It was a scorching 95-degrees in the vineyard where Maria Isabel Vasquez Jimenez collapsed while pruning grapes. The teenager lay cradled in the arms of her fiancé for five minutes before she was placed in the back seat of a sweltering van.
When she arrived at a Lodi clinic her body temperature was 108 degrees. She died two days.
The farm labor contractor who employed Maria was fined in 2006 for failing to train its employees about heat stress illnesses. The state is now moving to revoke the firm’s license.
But what about the farmer, West Coast Grape Farming? Maria had been working 9 hours in the company’s vineyards without sufficient water, rest or shade. Under the peculiar rules that govern agriculture in this state, labor contractors, often just a step away from field work themselves, are liable for worker safety violations. But the farmers they contract with are not. That’s wrong.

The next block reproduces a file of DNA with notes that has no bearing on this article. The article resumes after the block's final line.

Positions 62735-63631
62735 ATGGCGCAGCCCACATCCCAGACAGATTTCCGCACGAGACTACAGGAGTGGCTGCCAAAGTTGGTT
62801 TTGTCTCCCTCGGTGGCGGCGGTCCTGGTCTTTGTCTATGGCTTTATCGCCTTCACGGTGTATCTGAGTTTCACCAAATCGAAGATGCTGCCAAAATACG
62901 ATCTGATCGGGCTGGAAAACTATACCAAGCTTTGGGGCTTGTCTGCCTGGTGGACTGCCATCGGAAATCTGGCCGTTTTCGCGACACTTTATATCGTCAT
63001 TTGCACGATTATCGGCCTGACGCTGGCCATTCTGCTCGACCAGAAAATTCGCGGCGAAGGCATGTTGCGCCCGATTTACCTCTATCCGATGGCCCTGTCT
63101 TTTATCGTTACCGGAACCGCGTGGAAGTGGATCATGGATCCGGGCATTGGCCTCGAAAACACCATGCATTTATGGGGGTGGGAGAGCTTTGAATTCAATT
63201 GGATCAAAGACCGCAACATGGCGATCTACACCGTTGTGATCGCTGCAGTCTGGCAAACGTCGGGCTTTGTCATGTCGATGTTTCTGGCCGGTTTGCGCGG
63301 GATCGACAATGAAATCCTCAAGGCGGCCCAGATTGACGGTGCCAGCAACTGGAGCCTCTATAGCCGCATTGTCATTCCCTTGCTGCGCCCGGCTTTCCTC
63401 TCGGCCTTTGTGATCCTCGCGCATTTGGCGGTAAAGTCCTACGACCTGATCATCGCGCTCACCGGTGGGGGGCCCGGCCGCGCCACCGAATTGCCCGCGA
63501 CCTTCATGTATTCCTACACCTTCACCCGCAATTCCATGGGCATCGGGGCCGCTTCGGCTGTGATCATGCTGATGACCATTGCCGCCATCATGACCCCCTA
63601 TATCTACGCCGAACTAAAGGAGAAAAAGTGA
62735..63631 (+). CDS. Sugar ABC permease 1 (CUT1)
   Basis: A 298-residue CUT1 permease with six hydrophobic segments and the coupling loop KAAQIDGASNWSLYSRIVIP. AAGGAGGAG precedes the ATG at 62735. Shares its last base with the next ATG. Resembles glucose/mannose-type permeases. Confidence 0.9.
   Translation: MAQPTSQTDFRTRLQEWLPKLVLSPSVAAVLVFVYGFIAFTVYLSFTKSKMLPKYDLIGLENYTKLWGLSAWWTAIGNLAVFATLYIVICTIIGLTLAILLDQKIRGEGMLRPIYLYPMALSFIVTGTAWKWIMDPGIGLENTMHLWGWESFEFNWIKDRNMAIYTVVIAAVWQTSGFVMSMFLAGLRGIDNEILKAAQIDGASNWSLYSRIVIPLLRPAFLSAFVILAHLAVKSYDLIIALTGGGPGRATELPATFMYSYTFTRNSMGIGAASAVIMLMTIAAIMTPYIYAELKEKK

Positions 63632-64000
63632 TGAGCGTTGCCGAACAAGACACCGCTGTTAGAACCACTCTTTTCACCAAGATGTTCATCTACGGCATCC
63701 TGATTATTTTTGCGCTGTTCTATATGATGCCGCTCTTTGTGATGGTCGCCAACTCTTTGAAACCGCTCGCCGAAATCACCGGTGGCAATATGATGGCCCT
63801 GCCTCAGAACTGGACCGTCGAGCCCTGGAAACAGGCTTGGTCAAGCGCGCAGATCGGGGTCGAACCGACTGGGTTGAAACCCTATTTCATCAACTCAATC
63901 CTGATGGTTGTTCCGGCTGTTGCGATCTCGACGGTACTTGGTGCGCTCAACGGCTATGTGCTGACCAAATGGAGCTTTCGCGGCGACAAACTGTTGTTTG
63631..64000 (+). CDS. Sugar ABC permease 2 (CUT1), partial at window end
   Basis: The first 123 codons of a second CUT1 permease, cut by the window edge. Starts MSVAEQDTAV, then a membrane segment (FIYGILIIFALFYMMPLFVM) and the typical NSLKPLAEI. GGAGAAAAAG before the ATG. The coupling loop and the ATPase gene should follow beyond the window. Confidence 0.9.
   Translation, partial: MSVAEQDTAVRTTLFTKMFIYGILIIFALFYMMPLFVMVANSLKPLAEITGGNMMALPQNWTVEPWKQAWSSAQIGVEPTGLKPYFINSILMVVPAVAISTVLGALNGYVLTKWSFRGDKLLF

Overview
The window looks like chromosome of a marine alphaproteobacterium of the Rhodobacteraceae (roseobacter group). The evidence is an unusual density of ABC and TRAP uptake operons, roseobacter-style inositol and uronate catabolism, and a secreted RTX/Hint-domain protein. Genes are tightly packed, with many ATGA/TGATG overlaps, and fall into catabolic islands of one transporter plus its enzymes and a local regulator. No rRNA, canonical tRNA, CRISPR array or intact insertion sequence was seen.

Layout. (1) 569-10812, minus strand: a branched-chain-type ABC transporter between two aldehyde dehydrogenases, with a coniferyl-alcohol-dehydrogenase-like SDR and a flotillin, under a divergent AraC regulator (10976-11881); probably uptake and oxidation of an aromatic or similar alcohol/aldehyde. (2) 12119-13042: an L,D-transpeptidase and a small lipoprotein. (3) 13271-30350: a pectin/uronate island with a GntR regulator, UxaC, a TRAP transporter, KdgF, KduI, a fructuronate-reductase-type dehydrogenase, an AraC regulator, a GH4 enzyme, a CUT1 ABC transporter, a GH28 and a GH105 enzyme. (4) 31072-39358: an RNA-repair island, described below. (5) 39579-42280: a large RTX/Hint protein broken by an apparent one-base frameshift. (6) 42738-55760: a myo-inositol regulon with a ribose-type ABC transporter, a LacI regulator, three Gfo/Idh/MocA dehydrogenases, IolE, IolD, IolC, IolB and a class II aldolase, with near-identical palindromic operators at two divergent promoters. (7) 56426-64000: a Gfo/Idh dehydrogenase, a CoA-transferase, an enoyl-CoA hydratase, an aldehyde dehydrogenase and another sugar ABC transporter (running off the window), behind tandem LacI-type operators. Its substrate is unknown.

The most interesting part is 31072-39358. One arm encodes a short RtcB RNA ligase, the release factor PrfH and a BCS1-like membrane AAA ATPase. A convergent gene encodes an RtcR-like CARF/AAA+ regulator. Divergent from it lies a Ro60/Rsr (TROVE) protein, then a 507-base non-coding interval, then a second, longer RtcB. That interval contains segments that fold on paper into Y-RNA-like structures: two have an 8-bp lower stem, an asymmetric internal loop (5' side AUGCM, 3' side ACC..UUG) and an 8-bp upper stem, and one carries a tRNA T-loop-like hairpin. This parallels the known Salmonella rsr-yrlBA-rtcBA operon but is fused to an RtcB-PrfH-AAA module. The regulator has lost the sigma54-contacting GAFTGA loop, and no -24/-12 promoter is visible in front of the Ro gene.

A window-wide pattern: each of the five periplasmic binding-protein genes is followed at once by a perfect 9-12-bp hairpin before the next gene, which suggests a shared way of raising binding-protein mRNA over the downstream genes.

There are some 80 thousand farms in California, more than 600,000 farm workers and not enough state inspectors to protect them. The best way to prevent tragic deaths is to treat farmers like factory owners – make farmers responsible for the safety of the people who work on their land. Until that happens, farm workers like young Maria will remain vulnerable.
Ginger Rutland writes for the Sacramento Bee Opinion pages.